Florez seemed most relaxed in his native Spanish, during a pair of powerhouse songs by Rosa Mercedes Ayarza de Morales ("Malhaya el amor" and "Hasta la guitarra llora") and, in the second encore, Serrano's "Jota" from the zarzuela "Il Trust de los Tenorios."

Still, it was the bel canto selections that showed him to best advantage. In addition to "Una furtiva lagrima," he gave "Che ascolto?" from Rossini's "Otello" an assured, diamond-bright performance. And in "Allegro io son," from Donizetti's "Rita," he projected the music's comic exuberance while sailing through the difficult coloratura with stunning poise. It was enough to conjure fantasies of Florez returning to the San Francisco Opera, singing the complete roles in new productions of both operas. Don't hold your breath; it's not a foregone conclusion. But an opera lover can always dream.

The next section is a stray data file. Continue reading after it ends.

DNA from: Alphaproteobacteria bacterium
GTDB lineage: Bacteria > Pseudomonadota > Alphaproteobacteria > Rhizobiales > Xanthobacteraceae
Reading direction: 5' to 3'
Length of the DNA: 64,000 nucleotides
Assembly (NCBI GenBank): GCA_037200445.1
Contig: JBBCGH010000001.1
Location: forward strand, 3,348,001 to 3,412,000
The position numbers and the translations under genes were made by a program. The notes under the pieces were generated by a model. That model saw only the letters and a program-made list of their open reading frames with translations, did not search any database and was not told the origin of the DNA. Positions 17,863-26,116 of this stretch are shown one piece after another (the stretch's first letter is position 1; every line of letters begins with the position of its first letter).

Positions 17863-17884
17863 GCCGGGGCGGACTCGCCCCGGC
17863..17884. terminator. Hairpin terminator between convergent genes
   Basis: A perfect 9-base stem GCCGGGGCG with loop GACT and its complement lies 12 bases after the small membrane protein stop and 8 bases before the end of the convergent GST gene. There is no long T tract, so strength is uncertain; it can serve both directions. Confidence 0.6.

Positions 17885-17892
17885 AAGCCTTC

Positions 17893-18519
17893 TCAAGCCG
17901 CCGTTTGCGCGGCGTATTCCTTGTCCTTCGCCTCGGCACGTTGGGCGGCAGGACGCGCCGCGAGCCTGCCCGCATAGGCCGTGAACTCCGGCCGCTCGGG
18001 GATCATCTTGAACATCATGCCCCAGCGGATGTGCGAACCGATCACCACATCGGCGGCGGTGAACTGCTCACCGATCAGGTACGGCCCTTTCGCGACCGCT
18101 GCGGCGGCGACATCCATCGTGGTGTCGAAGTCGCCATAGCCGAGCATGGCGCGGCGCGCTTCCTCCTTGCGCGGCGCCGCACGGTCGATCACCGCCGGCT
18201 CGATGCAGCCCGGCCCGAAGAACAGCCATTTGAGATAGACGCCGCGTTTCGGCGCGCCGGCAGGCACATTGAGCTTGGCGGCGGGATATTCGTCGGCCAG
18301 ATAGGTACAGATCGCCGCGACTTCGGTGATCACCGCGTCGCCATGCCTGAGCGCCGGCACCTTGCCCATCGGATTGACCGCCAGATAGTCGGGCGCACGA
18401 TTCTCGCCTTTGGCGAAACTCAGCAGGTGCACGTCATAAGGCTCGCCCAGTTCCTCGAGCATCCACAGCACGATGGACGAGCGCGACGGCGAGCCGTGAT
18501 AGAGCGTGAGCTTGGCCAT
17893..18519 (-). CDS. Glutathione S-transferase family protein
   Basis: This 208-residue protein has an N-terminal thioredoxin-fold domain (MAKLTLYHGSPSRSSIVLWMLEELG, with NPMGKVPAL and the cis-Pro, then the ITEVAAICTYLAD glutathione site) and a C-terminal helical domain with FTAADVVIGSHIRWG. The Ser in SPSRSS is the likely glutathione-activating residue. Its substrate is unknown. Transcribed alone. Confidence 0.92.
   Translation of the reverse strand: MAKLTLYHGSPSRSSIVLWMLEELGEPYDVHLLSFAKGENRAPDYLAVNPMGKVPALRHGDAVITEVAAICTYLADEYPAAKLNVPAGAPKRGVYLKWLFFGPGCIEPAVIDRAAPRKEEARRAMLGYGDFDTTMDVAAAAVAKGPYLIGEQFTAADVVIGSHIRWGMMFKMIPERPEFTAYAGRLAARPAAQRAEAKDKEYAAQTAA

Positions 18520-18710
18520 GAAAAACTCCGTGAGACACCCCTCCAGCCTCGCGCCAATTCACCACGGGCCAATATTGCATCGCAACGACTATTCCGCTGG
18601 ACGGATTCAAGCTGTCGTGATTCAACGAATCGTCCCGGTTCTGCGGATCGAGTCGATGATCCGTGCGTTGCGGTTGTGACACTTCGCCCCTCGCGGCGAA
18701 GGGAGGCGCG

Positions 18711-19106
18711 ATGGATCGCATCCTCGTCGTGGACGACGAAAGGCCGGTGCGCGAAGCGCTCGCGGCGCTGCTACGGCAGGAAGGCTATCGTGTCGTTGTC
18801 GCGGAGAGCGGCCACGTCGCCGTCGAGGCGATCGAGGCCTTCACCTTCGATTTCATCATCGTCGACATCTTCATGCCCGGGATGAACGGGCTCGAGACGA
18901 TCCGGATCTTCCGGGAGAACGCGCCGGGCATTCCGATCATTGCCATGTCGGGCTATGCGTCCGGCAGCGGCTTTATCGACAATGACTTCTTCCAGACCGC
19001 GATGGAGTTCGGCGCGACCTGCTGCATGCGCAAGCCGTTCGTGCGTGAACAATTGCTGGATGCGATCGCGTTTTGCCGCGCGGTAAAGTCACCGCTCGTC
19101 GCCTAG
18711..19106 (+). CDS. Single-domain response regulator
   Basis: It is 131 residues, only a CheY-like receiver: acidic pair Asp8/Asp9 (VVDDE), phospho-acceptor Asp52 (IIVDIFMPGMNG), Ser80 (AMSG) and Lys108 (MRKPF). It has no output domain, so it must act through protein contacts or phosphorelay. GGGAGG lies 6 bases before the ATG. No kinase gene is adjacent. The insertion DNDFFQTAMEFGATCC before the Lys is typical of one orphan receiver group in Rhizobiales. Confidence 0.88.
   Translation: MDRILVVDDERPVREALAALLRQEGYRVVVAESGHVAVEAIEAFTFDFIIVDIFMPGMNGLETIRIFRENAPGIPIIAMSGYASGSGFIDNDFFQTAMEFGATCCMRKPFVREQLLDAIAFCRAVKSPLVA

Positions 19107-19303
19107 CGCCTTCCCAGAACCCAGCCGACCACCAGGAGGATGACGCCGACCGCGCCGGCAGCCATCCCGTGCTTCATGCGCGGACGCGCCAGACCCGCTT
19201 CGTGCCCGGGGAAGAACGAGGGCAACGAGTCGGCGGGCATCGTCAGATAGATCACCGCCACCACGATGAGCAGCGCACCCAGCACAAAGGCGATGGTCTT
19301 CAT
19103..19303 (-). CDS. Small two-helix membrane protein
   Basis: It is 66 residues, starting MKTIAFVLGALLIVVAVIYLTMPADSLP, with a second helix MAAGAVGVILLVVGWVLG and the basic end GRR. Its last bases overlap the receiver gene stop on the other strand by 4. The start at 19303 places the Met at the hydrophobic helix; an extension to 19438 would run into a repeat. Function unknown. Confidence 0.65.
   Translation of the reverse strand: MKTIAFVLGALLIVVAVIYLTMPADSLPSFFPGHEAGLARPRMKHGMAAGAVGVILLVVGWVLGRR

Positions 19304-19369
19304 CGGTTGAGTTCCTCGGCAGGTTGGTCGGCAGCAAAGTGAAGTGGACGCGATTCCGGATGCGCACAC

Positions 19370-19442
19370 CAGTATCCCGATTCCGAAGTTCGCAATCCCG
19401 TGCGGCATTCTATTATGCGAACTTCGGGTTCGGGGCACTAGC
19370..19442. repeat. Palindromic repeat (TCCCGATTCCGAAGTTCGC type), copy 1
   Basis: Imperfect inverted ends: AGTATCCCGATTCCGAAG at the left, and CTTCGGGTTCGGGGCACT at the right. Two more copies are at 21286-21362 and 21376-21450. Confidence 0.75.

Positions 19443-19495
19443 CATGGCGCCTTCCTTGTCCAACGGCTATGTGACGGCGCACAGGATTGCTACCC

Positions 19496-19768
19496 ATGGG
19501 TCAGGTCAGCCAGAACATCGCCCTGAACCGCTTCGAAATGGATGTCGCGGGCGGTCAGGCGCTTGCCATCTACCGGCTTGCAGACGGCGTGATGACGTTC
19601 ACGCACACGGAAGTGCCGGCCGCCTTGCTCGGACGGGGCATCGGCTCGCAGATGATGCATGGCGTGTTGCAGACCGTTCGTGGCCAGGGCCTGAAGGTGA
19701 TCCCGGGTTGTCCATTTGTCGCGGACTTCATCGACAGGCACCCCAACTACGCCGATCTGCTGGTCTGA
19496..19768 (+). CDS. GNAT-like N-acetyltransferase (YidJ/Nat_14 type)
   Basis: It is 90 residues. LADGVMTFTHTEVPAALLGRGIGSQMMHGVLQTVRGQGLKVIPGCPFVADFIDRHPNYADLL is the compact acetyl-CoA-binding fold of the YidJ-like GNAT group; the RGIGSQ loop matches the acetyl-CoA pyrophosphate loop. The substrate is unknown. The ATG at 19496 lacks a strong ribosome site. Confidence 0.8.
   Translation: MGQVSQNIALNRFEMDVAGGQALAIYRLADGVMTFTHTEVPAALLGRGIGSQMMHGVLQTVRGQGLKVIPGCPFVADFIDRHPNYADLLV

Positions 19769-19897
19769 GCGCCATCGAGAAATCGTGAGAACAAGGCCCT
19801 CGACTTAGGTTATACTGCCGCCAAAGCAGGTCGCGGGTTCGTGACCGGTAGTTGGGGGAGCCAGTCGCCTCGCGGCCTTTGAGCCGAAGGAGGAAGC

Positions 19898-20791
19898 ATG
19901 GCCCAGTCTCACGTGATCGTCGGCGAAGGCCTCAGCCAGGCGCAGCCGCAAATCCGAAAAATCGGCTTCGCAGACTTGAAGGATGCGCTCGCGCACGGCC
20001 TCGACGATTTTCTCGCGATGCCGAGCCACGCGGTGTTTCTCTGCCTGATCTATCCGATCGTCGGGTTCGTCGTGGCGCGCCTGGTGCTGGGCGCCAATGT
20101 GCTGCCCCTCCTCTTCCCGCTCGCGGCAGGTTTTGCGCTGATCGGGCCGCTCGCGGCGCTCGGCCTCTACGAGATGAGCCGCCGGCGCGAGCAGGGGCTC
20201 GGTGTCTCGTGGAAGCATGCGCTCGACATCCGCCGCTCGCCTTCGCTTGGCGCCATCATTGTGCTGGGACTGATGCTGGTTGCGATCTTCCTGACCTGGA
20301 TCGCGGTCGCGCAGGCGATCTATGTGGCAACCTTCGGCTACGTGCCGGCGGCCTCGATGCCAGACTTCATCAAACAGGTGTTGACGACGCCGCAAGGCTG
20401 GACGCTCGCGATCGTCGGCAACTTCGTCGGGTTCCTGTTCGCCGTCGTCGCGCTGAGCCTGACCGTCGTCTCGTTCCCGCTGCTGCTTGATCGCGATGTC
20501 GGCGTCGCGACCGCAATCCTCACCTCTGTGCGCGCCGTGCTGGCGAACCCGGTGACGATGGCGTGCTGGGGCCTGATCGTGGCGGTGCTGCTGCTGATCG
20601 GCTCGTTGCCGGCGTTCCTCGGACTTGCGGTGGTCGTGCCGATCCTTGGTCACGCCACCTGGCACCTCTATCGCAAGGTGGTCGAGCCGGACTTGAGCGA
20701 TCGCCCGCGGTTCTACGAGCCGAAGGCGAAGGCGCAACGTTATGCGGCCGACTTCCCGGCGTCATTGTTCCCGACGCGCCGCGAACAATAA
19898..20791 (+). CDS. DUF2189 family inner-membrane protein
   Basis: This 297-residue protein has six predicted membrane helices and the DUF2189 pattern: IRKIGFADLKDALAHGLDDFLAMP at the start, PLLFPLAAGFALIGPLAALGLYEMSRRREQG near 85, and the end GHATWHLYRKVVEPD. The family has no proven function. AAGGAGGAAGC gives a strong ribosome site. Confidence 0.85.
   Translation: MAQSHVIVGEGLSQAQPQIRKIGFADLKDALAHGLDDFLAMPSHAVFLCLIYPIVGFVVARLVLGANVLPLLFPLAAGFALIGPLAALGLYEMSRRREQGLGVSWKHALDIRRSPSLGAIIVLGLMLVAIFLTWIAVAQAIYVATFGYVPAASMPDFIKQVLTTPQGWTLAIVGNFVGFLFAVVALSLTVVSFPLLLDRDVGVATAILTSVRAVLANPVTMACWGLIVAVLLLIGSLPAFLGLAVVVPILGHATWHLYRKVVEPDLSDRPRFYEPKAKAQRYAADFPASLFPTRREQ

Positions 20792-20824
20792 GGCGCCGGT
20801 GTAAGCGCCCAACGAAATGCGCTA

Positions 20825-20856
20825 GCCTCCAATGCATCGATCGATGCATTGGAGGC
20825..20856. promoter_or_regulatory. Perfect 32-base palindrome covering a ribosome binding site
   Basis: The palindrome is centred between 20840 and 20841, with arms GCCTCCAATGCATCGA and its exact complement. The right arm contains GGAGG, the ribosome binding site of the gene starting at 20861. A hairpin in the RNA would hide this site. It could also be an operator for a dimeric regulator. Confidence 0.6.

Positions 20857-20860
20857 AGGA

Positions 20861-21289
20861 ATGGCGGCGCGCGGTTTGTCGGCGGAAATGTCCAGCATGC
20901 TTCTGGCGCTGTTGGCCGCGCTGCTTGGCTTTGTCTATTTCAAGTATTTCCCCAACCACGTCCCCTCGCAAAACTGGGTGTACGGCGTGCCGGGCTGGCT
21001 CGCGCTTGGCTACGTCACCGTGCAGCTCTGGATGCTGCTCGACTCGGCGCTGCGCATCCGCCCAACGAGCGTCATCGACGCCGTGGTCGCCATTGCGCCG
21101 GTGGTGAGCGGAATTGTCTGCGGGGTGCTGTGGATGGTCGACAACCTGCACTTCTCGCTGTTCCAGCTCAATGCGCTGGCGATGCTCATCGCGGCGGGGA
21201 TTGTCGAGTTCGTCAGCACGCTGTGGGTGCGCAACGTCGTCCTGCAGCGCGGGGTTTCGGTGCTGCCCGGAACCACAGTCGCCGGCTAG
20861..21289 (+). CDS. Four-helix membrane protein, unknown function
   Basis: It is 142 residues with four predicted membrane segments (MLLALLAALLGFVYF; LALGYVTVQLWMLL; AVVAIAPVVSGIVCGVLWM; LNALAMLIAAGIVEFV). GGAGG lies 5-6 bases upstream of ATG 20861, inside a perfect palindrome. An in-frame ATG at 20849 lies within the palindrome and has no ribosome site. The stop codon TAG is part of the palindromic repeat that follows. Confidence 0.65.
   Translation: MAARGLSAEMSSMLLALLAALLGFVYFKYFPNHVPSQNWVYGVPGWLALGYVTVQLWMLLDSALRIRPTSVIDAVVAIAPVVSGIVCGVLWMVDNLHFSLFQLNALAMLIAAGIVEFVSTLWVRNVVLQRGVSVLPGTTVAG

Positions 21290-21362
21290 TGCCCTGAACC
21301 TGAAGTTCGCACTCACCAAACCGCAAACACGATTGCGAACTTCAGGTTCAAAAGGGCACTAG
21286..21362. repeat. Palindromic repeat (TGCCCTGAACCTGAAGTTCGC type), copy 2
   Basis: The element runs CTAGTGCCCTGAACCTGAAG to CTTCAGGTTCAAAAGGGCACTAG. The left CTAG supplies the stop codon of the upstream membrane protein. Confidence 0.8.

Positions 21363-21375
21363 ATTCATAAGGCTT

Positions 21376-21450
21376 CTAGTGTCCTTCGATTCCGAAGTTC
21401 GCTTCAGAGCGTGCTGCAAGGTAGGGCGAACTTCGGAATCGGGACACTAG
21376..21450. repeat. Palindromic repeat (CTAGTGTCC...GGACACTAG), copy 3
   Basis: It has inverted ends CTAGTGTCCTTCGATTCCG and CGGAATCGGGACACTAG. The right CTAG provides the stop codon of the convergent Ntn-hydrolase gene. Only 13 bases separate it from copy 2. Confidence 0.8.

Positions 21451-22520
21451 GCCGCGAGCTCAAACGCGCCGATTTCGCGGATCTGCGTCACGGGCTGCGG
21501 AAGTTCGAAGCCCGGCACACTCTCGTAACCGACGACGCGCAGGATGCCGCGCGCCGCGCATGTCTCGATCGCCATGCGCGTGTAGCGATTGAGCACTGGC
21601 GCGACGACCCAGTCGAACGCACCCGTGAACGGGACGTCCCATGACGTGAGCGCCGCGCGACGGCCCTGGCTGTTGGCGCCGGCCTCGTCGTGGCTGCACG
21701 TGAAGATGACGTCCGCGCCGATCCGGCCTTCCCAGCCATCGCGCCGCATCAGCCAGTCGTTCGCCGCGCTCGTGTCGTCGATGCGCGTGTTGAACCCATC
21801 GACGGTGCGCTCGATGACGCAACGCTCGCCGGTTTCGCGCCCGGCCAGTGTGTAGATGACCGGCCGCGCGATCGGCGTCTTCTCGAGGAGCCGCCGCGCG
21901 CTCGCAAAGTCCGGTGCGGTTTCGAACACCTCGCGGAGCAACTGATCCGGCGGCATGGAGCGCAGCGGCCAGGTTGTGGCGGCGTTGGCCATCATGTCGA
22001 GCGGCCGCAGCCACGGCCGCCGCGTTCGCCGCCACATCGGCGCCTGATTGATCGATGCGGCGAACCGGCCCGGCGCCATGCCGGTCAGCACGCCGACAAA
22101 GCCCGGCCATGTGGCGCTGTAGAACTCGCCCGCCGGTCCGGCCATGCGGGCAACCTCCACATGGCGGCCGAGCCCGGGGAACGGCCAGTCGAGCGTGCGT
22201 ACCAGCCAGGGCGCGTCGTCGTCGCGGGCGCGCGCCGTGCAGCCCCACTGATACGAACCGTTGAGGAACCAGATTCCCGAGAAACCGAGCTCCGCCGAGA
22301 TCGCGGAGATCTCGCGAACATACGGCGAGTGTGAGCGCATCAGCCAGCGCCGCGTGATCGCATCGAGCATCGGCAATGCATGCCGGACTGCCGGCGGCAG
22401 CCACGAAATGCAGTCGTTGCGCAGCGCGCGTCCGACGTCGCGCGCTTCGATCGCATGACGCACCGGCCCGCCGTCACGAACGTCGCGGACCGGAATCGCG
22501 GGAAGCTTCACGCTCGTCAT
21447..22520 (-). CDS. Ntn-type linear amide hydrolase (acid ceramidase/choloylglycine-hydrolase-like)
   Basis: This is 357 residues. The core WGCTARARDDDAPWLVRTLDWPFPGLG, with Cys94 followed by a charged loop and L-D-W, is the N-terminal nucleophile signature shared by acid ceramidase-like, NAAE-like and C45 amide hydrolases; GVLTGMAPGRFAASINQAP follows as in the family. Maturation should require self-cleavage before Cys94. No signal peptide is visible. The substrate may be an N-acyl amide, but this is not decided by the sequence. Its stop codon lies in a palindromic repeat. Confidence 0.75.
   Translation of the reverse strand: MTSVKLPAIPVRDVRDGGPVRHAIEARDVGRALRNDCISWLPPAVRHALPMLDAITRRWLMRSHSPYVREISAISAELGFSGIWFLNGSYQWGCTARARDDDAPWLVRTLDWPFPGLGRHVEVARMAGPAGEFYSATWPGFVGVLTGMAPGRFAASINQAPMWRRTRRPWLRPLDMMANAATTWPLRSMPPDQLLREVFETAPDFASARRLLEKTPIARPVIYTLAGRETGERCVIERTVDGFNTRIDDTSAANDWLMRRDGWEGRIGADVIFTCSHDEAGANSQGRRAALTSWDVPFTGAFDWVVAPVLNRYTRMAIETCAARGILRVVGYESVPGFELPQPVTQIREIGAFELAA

Tenor Flórez wavers during short recital
Joshua Kosman, San Francisco Chronicle, 8 January 2004

The problem with having extravagant claims advanced on your behalf is that sooner or later you're expected to live up to them. The young Peruvian tenor Juan Diego Flórez, who has been widely hailed in the operatic world as some kind of vocal sensation, continues to dodge the task.

His latest Bay Area appearance came Tuesday night in Berkeley's Zellerbach Hall, during a pleasant but rather meager recital presented by Cal Performances. Accompanied with winning assurance by pianist Vincenzo Scalera, Flórez offered a handful of vocal rarities in small-scale renditions that did little to justify the breathless enthusiasm that has attended his career so far.